**basic mechanics of a (too?) simple online partial evaluator**. (I am grateful to William Cook for encouraging the following Haskell exercise, and for sharing with me some stimulating slides and notes on the subject.) I recommend John Hatcliff's excellent and detailed course material on "Foundations of Partial Evaluation and Program Specialization"---available online. For those in a hurry, try Wikipedia. Anyway, partial evaluation, macro systems, and multi-stage programming is a lot of fun. Here is also a paper (draft) by William Cook that I can warmly recommend.

Consider the following syntax of a simple, pure, first-order, functional programming language:

type Prog = (FEnv,Expr)

type FEnv = [FDef]

type FDef = (String,([String],Expr))

data Expr

= Const Int

| Var String

| Binary Op Expr Expr

| IfZero Expr Expr Expr

| Apply String [Expr]

deriving (Show)

data Op = Plus | Times

deriving (Show)

Thus, a program consists of a main expression and bindings for functions (i.e., a "function environment" FEnv is a list of "function definitions" FDef each of them being of term form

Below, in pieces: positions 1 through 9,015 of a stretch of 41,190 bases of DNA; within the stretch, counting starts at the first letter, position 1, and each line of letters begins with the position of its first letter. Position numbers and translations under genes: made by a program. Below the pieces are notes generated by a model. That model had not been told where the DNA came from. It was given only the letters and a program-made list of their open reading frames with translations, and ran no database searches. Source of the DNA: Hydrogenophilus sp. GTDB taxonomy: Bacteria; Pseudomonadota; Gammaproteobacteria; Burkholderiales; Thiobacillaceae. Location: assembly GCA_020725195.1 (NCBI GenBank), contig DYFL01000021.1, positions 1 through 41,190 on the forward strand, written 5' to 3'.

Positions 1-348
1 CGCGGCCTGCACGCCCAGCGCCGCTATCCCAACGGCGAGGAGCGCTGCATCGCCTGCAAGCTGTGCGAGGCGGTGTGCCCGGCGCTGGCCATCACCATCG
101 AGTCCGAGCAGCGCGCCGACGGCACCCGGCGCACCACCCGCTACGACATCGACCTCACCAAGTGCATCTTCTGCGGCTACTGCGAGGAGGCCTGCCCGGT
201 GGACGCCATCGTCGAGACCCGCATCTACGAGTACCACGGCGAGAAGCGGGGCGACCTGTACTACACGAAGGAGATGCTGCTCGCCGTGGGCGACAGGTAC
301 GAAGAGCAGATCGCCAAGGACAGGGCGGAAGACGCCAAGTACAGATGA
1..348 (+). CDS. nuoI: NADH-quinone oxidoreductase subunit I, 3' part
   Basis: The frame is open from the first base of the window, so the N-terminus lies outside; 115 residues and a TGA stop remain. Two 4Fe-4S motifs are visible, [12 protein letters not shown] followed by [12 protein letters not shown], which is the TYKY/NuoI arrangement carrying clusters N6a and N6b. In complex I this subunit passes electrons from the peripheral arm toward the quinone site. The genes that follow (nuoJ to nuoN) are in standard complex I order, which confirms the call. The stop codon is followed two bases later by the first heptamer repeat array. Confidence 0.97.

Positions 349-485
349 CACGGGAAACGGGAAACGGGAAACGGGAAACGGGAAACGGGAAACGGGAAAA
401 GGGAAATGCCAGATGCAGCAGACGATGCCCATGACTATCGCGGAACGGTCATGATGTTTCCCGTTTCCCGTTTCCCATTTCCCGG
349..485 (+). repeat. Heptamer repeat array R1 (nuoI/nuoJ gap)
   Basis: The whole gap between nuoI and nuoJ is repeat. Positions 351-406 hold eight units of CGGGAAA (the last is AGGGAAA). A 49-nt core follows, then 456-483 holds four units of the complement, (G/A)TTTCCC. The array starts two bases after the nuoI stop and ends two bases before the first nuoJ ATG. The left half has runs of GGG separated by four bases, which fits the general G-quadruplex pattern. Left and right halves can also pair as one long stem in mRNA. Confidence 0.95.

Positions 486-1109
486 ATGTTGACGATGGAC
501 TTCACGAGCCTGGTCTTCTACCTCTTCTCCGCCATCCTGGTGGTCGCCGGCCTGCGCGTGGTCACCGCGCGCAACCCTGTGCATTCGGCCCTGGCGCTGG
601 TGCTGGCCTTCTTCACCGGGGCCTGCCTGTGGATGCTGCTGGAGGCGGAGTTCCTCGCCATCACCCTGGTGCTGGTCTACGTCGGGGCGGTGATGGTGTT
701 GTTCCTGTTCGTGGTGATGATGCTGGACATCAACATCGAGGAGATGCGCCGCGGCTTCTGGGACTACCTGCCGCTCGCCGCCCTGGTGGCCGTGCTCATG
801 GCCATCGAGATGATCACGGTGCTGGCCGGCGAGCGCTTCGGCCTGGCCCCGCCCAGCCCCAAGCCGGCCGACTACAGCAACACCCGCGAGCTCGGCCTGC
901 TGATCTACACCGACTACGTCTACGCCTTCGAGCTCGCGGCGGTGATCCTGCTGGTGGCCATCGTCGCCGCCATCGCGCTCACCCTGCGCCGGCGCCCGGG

*(s,(ss,e))*with

*s*as the function name,

*ss*the formal parameters and

*e*the body). Evaluation of an expression is supposed to return an integer (or to diverge or to fail in reply to a dynamic type error). The functions are supposed to be of first-order: functions are neither passed as arguments, nor returned as results.

Here are some function definitions---including those for factorial and exponentiation:

lib :: FEnv

lib

= [ ("neg", (["x"], Binary Times (Var "x") (Const (-1)))),

("add", (["x", "y"], Binary Plus (Var "x") (Var "y"))),

("minus", (["x", "y"], Binary Plus (Var "x") (Apply "neg" [Var "y"]))),

("times", (["x", "y"], Binary Times (Var "x") (Var "y"))),

("inc", (["x"], Binary Plus (Var "x") (Const 1))),

("dec", (["x"], Binary Plus (Var "x") (Const (-1)))),

("fac",

( ["x"]

, IfZero (Var "x")

(Const 1)

(Apply "times" [Var "x", Apply "fac" [Apply "dec" [Var "x"]]]))),

("exp",

( ["x","n"]

, IfZero (Var "n")

(Const 1)

(Apply "times" [Var "x", Apply "exp" [Var "x", Apply "dec" [Var "n"]]])))]

Let's first develop a straightforward interpreter.

We expect interpretation to behave as follows:

> eval (lib, Apply "fac" [Const 5])

120

> eval (lib, Apply "exp" [Const 2, Const 3])

8

Here is the complete interpreter:

type VEnv = [(String,Int)]